305406 L/Corporal Frank Cunliffe.

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8th Battalion, Tank Corps.

Awarded the Military Medal in the London Gazette Number 59 of 1919; These two gazettes announced awards of the Military Medal on the 11 February 1919 and 13 March 1919.

"Soldiers Died in the Great War" shows, Born Hapton, Lancashire, enlisted Burnley, Lancashire, 305406, L/Corporal, Killed in action, France/Flanders, 29 September 1918, formerly 19510 East Lancashire Cyclist Company. M.M.

Buried in the Bellicourt British Cemetery, France. Plot IV, Row S, Grave 1. The register records that he was aged 24 at the time of his death, the son of James and Annie Cunliffe of 37, Leeds Road, Nelson, Lancashire. Cunliffe's grave marker is on the front left. The inscription at the base reads, "Deep in our hearts his memory we cherish - Father and Mother".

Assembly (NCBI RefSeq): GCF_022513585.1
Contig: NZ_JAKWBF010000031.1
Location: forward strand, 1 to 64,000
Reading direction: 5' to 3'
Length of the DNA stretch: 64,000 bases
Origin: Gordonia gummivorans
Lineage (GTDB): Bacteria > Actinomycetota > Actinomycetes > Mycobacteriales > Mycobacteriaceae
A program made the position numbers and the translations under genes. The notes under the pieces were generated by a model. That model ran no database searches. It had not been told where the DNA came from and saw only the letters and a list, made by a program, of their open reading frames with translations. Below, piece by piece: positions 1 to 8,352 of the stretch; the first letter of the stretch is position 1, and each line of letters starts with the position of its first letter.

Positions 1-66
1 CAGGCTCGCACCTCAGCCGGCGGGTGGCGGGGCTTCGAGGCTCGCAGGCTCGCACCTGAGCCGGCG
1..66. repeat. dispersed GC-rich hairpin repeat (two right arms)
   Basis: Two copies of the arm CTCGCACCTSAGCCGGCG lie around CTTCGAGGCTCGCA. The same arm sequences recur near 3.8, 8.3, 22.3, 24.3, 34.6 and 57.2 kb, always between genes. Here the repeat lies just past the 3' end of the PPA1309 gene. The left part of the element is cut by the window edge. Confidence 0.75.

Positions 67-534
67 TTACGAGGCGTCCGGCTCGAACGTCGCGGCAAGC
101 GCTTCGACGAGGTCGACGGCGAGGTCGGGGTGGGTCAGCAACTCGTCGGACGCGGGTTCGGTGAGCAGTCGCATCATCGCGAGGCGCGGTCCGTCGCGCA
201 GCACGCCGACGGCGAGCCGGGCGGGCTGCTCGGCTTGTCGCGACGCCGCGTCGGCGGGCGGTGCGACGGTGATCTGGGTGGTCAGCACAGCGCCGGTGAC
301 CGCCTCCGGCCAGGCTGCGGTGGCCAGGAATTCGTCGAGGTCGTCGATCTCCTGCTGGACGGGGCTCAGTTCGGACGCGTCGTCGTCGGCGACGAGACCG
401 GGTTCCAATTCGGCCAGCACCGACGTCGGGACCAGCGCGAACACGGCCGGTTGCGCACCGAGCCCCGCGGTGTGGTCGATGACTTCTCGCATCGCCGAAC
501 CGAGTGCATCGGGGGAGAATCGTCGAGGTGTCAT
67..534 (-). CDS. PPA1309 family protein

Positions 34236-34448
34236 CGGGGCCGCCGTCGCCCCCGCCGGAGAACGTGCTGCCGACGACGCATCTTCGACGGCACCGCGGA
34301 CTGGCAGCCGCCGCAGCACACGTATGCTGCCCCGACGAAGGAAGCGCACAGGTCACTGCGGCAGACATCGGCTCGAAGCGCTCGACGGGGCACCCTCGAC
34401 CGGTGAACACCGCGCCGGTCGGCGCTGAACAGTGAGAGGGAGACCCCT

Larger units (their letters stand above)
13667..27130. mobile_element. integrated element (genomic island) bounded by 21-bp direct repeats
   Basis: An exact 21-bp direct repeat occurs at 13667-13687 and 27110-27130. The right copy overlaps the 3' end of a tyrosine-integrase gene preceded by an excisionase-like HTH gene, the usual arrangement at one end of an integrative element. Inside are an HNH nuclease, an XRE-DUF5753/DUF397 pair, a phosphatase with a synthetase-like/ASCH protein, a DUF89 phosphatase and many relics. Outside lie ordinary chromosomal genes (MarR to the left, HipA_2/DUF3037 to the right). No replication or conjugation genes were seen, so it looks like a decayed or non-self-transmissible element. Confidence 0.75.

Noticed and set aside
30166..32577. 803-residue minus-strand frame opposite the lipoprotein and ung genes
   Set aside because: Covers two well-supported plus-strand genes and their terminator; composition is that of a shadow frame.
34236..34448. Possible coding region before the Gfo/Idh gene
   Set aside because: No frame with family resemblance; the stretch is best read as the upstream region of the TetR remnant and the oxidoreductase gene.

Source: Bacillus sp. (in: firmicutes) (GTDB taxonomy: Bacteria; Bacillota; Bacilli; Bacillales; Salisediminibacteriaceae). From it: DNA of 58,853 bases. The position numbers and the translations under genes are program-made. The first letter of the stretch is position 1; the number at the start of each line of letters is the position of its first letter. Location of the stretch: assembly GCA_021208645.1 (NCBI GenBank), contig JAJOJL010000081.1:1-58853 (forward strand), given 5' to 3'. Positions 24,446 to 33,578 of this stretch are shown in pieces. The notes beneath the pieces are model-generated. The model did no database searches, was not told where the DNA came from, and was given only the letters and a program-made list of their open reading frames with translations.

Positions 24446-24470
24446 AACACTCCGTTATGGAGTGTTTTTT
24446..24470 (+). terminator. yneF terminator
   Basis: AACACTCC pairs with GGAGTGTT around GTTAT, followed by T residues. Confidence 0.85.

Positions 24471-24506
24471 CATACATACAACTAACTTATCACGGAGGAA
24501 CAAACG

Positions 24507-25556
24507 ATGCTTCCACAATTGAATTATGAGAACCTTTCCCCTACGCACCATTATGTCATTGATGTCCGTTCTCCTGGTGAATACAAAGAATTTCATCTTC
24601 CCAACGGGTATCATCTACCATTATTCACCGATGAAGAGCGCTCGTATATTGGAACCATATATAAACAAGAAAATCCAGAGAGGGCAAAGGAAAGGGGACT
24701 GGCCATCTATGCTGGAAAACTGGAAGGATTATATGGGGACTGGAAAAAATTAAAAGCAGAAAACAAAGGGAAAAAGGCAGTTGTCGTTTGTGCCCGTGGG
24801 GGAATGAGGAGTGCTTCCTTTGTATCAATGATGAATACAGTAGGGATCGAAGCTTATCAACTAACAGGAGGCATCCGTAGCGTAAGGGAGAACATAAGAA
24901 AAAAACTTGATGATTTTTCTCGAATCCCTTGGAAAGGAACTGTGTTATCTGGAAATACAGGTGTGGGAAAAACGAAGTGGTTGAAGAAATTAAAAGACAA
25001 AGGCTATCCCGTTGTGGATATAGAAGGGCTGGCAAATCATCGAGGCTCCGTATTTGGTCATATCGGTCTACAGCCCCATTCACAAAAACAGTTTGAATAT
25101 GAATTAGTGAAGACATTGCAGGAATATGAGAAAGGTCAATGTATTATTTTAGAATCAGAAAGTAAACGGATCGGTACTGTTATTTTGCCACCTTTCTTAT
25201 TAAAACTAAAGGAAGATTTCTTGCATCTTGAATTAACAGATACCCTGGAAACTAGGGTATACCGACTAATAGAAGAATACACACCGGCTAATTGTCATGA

The citation for his Military Medal appears on page 255 of the "Tank Corps, Honours and Awards, 1916 - 1918" and is as follows, "For conspicuous gallantry and devotion to duty, north of Moricourt, on August 8th, 1918. His tank had received five direct hits. Whilst the tank was on fire and was under direct artillery fire from the Chipilly Ridge, L/Cpl Cunliffe returned and salved three Hotchkiss guns, and then remained with his tank until it was impossible for him to do any more, and he was ordered to leave it, whereupon he advanced with the infantry and did considerable execution amongst the enemy. L/Cpl Cunliffe throughout showed a total disregard for his personal safety a great coolness, setting a fine example though severely shaken from the direct hits on his tank."

The photograph of Cunliffe and the scan of his Gallantry Certificate courtesy of Burnley Borough Council and Mike Townend, archivist at Towneley Hall, Burnley, Lancashire.